Study selection and data extraction
All studies which were retrieved using databases and manual hand searching, potentially relevant for inclusion, were stored in EndNote X 8 for management. First, duplicate studies were automatically excluded, and then titles and abstracts of the remaining studies were screened. Second, we have removed titles and abstracts which appear irrelevant to inclusion. Third, after deduplication and screening of titles and abstracts, potentially relevant studies have been scrutinized for full-text (where available) and ineligible studies were removed. Fourth, literature in the full-texts were filtered based on pre-specified criteria.
After the selection of eligible studies, the following data were extracted using a pre-prepared excel sheet: Author/s and year of publication, country, diagnostic methods, number of pregnant women tested for asymptomatic malaria infection, number of asymptomatic malaria positive study participants. Where the data is available, the following data were also captured; gravidity, gestational age (first, second, and third trimester), and hemoglobin status. Two authors (YY and MJA) independently conducted study selection and data extraction. And any inconsistency or disagreement between the two authors was resolved by consensus.
Two authors (YY and MJA) independently assessed the quality of included studies using a Hoy et al. , risk of a bias assessment tool for cross-sectional studies. This tool has ten items aimed at evaluating internal and external validity. Six items: data collection, appropriateness of case definition, reliability and validity of study instrument, method of data collection, duration of prevalence period, and correctness of numerator and denominator were used to investigate the internal quality, while four items: representation, sampling frame, random selection, and, non-response bias were used to examine the external validity of included studies. Every single item was scored with a low or moderate or high risk of bias. And the unclear risk of bias was taken as a high risk of bias. The quality of each study based on high risk of bias was rated as low, moderate, and the high risk by summary score ≥2, 3–4, and ≥5, respectively (S2 File).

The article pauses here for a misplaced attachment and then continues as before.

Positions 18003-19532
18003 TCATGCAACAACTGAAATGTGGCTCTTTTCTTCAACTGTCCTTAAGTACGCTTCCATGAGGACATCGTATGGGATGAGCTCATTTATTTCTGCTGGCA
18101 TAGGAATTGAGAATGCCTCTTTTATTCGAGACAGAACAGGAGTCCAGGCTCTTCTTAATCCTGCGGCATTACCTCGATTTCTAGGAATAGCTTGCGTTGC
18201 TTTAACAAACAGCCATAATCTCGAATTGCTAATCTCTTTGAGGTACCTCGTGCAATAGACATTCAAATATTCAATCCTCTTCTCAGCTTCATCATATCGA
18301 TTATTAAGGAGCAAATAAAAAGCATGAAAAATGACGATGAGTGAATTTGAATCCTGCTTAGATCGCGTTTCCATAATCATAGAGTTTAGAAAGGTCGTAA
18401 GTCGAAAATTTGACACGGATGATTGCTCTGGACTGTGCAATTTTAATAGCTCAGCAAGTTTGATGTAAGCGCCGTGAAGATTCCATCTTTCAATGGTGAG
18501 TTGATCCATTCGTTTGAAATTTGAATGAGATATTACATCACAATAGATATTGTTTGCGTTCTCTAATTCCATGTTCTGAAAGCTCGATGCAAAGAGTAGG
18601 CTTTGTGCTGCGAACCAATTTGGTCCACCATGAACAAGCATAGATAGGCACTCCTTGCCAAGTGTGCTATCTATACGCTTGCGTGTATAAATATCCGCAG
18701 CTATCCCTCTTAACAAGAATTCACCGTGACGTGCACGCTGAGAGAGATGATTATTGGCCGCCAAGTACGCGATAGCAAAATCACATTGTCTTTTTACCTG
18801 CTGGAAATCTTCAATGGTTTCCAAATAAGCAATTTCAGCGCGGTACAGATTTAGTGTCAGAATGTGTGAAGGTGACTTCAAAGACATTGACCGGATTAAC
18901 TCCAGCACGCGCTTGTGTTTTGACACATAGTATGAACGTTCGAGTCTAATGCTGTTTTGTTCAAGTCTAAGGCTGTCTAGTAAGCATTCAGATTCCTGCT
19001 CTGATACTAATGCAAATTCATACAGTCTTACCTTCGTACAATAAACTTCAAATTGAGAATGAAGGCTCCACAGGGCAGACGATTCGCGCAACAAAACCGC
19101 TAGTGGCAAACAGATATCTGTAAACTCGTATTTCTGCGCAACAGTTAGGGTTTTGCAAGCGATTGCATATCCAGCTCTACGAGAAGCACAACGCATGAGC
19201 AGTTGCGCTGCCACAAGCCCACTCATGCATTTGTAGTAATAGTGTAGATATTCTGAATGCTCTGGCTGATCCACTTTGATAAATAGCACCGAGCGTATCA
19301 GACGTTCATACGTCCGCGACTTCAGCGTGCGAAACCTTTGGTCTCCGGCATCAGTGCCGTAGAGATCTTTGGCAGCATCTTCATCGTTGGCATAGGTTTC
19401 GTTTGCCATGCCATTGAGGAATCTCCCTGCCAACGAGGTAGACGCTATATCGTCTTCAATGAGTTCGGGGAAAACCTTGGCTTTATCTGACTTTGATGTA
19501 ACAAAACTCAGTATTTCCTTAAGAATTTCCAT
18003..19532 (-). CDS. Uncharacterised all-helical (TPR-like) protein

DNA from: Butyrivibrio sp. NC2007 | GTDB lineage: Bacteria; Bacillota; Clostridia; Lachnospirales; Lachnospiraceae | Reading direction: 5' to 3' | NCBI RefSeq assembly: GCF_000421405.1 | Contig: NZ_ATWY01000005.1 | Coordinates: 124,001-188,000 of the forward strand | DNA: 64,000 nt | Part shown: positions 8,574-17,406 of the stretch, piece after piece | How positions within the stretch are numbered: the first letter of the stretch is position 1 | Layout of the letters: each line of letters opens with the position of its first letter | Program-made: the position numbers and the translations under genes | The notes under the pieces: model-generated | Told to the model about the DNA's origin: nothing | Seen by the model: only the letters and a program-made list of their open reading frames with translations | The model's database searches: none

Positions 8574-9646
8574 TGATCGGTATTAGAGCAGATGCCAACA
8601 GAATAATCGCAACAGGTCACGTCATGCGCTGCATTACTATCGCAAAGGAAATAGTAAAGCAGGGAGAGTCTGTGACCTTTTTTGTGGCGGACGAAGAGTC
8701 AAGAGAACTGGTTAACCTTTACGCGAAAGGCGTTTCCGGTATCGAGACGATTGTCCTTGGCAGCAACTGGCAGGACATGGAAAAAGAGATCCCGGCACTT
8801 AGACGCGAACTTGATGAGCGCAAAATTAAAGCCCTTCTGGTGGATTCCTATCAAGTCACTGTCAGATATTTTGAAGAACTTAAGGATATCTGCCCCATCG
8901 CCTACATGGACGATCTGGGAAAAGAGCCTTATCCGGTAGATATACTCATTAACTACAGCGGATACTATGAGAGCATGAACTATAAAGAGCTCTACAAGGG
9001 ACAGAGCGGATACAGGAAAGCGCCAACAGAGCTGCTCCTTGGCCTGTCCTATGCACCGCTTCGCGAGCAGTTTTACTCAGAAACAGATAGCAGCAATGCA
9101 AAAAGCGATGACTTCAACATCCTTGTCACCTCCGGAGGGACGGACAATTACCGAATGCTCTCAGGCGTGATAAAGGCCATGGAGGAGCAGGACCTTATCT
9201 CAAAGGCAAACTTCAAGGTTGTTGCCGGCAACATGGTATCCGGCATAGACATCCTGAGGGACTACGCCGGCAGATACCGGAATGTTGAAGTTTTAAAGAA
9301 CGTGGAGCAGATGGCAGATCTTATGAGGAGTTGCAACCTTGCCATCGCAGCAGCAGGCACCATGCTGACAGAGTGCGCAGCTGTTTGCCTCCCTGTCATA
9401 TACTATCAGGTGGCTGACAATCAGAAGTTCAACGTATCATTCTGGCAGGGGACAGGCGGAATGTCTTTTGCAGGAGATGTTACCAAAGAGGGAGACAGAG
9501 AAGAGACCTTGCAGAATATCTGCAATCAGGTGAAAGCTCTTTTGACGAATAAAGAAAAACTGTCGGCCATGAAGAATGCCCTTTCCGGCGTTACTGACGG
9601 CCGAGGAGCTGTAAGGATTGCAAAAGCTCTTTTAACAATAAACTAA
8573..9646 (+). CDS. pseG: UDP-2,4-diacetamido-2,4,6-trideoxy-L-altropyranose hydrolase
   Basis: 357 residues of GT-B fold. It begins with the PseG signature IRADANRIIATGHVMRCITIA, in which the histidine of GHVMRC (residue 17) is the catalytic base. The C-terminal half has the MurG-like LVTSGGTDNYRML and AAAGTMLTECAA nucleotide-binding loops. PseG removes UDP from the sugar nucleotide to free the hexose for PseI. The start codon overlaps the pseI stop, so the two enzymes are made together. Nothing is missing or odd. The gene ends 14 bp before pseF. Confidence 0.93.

All statistical analyses were carried out using metan written command in Stata software (version 15). To synthesize the pooled odds ratios (ORs), we used 2 x 2 tables to extract data (S3 File). When there were zero cases, we added 0.5 as a contingency correction. ORs and 95% Confidence Interval (CI) were calculated to examine the relationship between asymptomatic malaria infections and anemia, gravidity, and gestational age. The overall pooled prevalence and pooled ORs estimate were computed using the DerSimonian-Laird method for the random-effects model, based on the inverse variance approach for measuring weight. Inconsistency index (I2 statistics) was used to assess the magnitude of heterogeneity among included studies, with I2 value >25%, 25–75%, <75% were taken as low, moderate, and high heterogeneity, respectively . We assessed publication bias by visual inspection of the funnel plot and further validated using Egger’s regression test  and Begg’s correlation test . We did a subgroup analysis based on diagnostic methods and the risk of bias to assess the potential source of heterogeneity between studies. We have conducted a univariate meta-regression analysis based on publication years of eligible studies and sample size. To assess the overall pooled estimate was not impacted by a single study, we did a one study leave-out sensitivity analysis.
Fig 1 shows electronic data sources and studies selection process. Initially, a total of 703 records were identified from PubMed, Web of Science, Scopus, Embase, and ProQuest. After removing 393 duplicate records, 310 remaining studies were screened based on titles and abstracts and 35 records were further excluded because we were unable to find full-texts. Of 35 studies, 32 records titles and abstracts were not related to the objectives of this study, while 3 potentially relevant reorders were published other than English language. The remaining 275 studies were screened by critically reading the full-texts. Of the 275 full-text studies, we excluded 240 studies with reasons: 51 of them were conducted outside of SSA; 147 of them did not report the prevalence of asymptotic malaria in pregnancy despite studies were conducted in SSA; 36 of them were reviews, and 6 of them were case reports. Twenty-six studies were deemed eligible for inclusion and three additional relevant studies were found from the references list of included studies that were not identified by our electronic database search strategies. Also, additional six eligible studies were identified through searching African Journal Online and google scholar. In the end, a total of 35 studies were included in this meta-analysis.